Gilbert Lowe overcomes his childhood frustrations of text adventure games, and takes Northern Powerhouse for a spin with his teenage daughter.
I was a 12 year old ignoramus in 1983, the year I first got my hands on a Commodore 64, the Zork series was in full swing and soon after, Hitchhiker’s was released. The Tri-Lambs and Omega Mus amongst my classmates were obsessed. But did I indulge? Not a chance. Those “games” were too much like homework for me. Borrrrrrring, why would I want to spend hours or even days pondering over whether or not to open doors, envelopes and even more doors when I could be mastering The Way of the Exploding Fist? ‘Text Adventure Game’: a contradiction in terms if ever there was one, as far as I was concerned.
Now it’s thirty three – or should that be eighty two – years later and my hand-eye coordination has predictably rendered my fighting days a distant memory. So when I was presented with the opportunity to open those doors and envelopes and even more doors all these years later my reply was, unsurprisingly, a less than enthusiastic “Erm, sure, ok, I suppose so. Can’t wait, I guess”. And who better to drag along for the ride with me than my hyper-critical eighteen year old daughter – to call her reluctant would be an understatement. One tough crowd to please indeed. Continue reading Gilbert plays NP:LTS
As an already established fan of anything that revolves around dystopia and futuristic fiction, I was excited by the concept even before I had a chance to start playing the game. Speculative fiction is interesting to me not only because it allows for us to indulge in thought experiments of future world settings, but it also gives us a chance to reflect on the world we live in. Often these are vast, complex ideas that can be difficult to explore and understand. However, when playing Last Towns Standing, the enthusiasm of the participants is clear, and it pleases me to see that they clearly thought deeply about their vision of The North in 2065.
Northern Powerhouse 2065 is in Hull, the most high tech and advanced city left standing. To be fair, Wigan had to deal with a nuclear fallout and Burnley is controlled by robots, so even without the bioengineered pets and chip implants it’s still a nice place to live – comparatively. After all, you can work for FutureGen (just don’t ask about the lab under the Humber) or go to school at the Education Centre.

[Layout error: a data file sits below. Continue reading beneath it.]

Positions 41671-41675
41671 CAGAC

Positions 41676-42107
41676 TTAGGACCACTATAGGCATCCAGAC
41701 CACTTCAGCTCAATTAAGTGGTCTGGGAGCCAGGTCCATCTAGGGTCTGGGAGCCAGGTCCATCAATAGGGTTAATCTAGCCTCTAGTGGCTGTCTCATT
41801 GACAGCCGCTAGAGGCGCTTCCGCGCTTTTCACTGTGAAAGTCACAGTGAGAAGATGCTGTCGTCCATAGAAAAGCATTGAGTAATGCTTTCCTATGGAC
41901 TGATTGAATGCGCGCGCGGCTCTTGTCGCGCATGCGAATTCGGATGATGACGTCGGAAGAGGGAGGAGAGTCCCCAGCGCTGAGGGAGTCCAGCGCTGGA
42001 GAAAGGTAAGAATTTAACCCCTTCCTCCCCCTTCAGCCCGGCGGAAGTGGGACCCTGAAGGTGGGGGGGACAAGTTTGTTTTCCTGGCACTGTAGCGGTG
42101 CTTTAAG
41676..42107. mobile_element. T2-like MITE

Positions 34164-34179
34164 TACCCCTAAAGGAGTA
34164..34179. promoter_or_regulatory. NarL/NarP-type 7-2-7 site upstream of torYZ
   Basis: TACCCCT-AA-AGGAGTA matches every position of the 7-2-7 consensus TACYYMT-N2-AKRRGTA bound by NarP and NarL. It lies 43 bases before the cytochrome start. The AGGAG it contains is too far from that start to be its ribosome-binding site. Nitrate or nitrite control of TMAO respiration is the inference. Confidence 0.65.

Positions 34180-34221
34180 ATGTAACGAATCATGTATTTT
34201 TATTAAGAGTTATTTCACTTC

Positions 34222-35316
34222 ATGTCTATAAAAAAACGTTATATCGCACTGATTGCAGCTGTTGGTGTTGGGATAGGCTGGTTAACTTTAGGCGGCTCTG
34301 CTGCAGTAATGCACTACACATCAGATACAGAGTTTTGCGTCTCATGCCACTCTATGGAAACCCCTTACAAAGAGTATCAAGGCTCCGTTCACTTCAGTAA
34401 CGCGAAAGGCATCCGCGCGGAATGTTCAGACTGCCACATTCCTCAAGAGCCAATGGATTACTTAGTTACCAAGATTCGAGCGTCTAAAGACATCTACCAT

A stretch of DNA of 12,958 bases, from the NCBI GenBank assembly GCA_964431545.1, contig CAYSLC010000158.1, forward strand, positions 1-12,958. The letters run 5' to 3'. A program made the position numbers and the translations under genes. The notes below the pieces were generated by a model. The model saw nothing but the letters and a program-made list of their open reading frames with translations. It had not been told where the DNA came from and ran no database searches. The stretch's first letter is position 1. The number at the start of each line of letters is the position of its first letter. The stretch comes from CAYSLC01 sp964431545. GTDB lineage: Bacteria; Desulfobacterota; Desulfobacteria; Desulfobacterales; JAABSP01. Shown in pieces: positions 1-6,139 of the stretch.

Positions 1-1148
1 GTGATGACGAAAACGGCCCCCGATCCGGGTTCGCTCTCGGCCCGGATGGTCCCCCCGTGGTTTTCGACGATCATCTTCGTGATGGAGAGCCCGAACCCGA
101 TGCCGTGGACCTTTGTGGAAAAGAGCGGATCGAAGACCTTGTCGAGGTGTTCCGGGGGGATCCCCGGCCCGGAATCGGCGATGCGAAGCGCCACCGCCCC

The Northern Powerhouse 2065 exhibition comes to Wigan! Ground Zero after the nuclear incident in 2035, it’s a harsh environment but one makes do with the old tech lying around. Teletext anyone? To celebrate were some of the Young People who wrote the game and a drop-in Bots vs Bods workshop with Radamés & Hwa Young on the 12th March.
You find yourself in Burnley Library, looking at an exhibition case of old games. You daydream in the cool corridors of the basement… the gentle whirr of microfiche machines in the background take you to another place… Continue reading Type your own Adventure
We are pleased to announce the launch of Northern Powerhouse: Last Towns Standing – an online text adventure game made by Re-Dock, with young individuals from across Burnley, Wigan and Hull. This online game is created by young people, where they imagine what life might be like 50 years in the future in their respective community.
Hello and welcome to 2016! It’s been over a year since Text Adventure Time started and I’m happy to report the finish line is almost within reach.
After 5 workshops with 8 artists working with over 30 young people across three cities – we’re just about ready to unleash Northern Powerhouse : Last Towns Standing to the world. It’s taken awhile to come up with a good title but we’re all pretty pleased. Below is a sneak peak…
The year is 2065. Humans, robots and cyborgs inhabit the world, and it’s still difficult to cross the Pennines. Wigan is a harsh place to live (after a nuclear explosion in the year 2035) with dead zones where technology doesn’t work, Burnley is over run with robots, with an enslaved population of artificially created humans, but Hull is a pretty nice place to live as long as you work in the two main industries of advanced robotics or bioengineering.
Saturday 7 November saw the second summit for Networked Narrative take place, and with it the conclusion of the Text Adventure Time project, an online game that young people from Wigan, Burnley, and Hull have been working on since April. Ilona Walker reports back
The project, led by Debbie Chan from FACT and artists from Re-Dock, aims to interest young people in art who are from areas that usually have a lower level of engagement. The project will result in a game, which will be launched online in January 2016, alongside a collection of ‘artefakes’ – objects from the dystopian world created during the project – which will be shown in a touring exhibition in the new year in Wigan, Burnely and Hull.